23. 23. Checking of plaque control  Patient should perform their hygiene regimen immediately before the recall appointment.  Plaque control must be reviewed and corrected until the patient demonstrates the necessary proficiency.  Amount of supragingival plaque affects the number of subgingival anaerobic organism.
  24. 24. Treatment  Scaling and root planing.  Oral prophylaxis  Instrumentation should not be done at normal site (shallow sulci – 1-3 mm deep)  Irrigation with antimicrobial agents.
  25. 25. Maintenance of Recall Procedures EXAMINATION (14 MINUTES) • Patient greeting • Medical history changes • Oral pathologic examination • Oral hygiene status • Gingival changes • Pocket depth changes • Mobility changes • Occlusal changes • Caries • Restorative, prosthetic & implant status. Treatment (36 minutes) • Oral hygiene reinforcement • Scaling • Polishing • Chemical irrigation or site specific antimicrobial placement Report, Clean-up & scheduling ( 10 mins.) • Write report in chart. • Discuss report with patient • Clean & disinfect operatory. • Schedule next recall visit. • Schedule further periodontal treatment. • Schedule or refer for further restorative or prosthetic treatment.
  26. 26. Subject risk assessment  The patient’s risk assessment for recurrence of periodontitis may be evaluated on the basis of a number of clinical conditions whereby no single parameter displays a more paramount role.  The entire spectrum of risk factors and risk indicators ought to be evaluated simultaneously.  For this purpose, a functional diagram has been constructed including the following aspects:
  27. 27. 1. Percentage of bleeding on probing 2. Prevalence of residual pockets greater than 5 mm 3. Loss of teeth from a total of 28 teeth 4. Loss of periodontal support in relation to the patient’s age 5. Systemic and genetic conditions 6. Environmental factors such as cigarette smoking.
  28. 28. Compliance with recall system  Several investigations have indicated that only a minority of periodontal patients comply with the prescribed supportive periodontal care  treated periodontal patients who comply with regular periodontal maintenance appointments have a better prognosis than patients who do not comply.  non-compliant or poorly compliant patients should be considered at higher risk for periodontal disease progression.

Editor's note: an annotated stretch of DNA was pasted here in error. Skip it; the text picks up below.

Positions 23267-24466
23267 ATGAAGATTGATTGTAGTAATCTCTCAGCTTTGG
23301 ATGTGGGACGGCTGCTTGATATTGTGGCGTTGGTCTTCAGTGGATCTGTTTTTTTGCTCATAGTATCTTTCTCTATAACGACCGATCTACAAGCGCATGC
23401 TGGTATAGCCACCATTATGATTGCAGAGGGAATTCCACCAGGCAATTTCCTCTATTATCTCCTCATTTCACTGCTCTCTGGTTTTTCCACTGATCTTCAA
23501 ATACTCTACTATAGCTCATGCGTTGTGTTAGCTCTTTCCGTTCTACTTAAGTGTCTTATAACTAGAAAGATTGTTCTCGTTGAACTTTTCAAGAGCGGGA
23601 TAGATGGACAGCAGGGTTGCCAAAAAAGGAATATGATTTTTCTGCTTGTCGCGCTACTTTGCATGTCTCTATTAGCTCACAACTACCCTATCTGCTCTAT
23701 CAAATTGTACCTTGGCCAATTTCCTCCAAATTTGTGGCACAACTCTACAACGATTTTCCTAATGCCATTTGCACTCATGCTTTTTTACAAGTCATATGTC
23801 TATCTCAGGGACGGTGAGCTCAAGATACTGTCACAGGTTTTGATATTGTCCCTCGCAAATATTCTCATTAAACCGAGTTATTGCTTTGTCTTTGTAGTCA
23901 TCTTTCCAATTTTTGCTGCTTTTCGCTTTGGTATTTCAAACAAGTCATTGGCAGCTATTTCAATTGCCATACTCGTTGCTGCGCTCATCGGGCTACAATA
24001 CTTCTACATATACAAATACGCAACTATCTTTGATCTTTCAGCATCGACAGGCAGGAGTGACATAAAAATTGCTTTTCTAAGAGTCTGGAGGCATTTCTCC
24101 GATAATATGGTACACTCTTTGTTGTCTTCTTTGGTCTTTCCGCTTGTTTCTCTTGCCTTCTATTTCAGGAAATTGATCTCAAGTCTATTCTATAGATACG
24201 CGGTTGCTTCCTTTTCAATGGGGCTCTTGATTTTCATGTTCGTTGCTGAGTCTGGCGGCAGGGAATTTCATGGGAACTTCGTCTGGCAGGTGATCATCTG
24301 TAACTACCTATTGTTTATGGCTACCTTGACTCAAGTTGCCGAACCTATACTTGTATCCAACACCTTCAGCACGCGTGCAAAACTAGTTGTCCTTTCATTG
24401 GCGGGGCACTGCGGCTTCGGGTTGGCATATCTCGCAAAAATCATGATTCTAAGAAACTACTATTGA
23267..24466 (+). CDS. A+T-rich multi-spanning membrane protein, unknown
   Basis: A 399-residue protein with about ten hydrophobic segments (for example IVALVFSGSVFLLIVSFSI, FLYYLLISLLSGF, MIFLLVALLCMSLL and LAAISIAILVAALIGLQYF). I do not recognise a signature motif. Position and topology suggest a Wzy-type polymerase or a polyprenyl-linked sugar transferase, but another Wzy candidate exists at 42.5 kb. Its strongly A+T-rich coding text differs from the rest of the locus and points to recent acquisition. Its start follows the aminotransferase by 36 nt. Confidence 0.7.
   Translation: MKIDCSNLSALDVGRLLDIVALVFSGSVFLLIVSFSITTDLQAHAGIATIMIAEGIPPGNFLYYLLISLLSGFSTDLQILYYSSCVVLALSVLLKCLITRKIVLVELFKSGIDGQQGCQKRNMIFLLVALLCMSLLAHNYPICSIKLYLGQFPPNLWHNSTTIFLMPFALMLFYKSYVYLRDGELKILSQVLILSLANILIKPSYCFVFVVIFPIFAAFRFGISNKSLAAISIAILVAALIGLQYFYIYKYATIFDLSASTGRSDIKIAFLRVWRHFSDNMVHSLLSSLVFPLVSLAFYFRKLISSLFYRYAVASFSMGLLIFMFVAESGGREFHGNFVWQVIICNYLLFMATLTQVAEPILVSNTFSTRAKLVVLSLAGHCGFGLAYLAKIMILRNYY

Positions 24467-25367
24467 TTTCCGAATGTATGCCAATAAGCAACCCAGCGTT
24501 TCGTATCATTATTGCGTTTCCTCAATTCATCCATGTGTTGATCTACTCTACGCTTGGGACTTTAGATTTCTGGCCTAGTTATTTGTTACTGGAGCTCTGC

29. 29. Oral hygiene  Since bacterial plaque is by far the most important etiologic agent for the occurrence of periodontal diseases, it is evident that the full-mouth assessment of the bacterial load must have a pivotal impact in the determination of the risk for disease recurrence.  It has to be realized, however, that regular interference with the microbial ecosystem during periodontal maintenance will eventually obscure such obvious associations.
  30. 30. Percentage of sites with bleeding on probing  Bleeding on gentle probing represents an objective inflammatory parameter which has been incorporated into index systems for the evaluation of periodontal conditions and is also used as a parameter by itself.  In a patient’s risk assessment for recurrence of periodontitis, bleeding on probing (BOP) reflects, at least in part, the patient’s compliance and standards of oral hygiene performance.
  31. 31. Prevalence of residual pockets greater than 4 mm  The enumeration of the residual pockets with probing depths greater than 4 mm represents, to a certain extent, the degree of success of periodontal treatment rendered.  Although this figure per se does not make much sense when considered as a sole parameter, the evaluation in conjunction with other parameters, such as BOP and/or suppuration, will reflect existing ecologic niches from and in which reinfection might occur.  therefore, periodontal stability in a dentition would be reflected in a minimal number of residual pockets.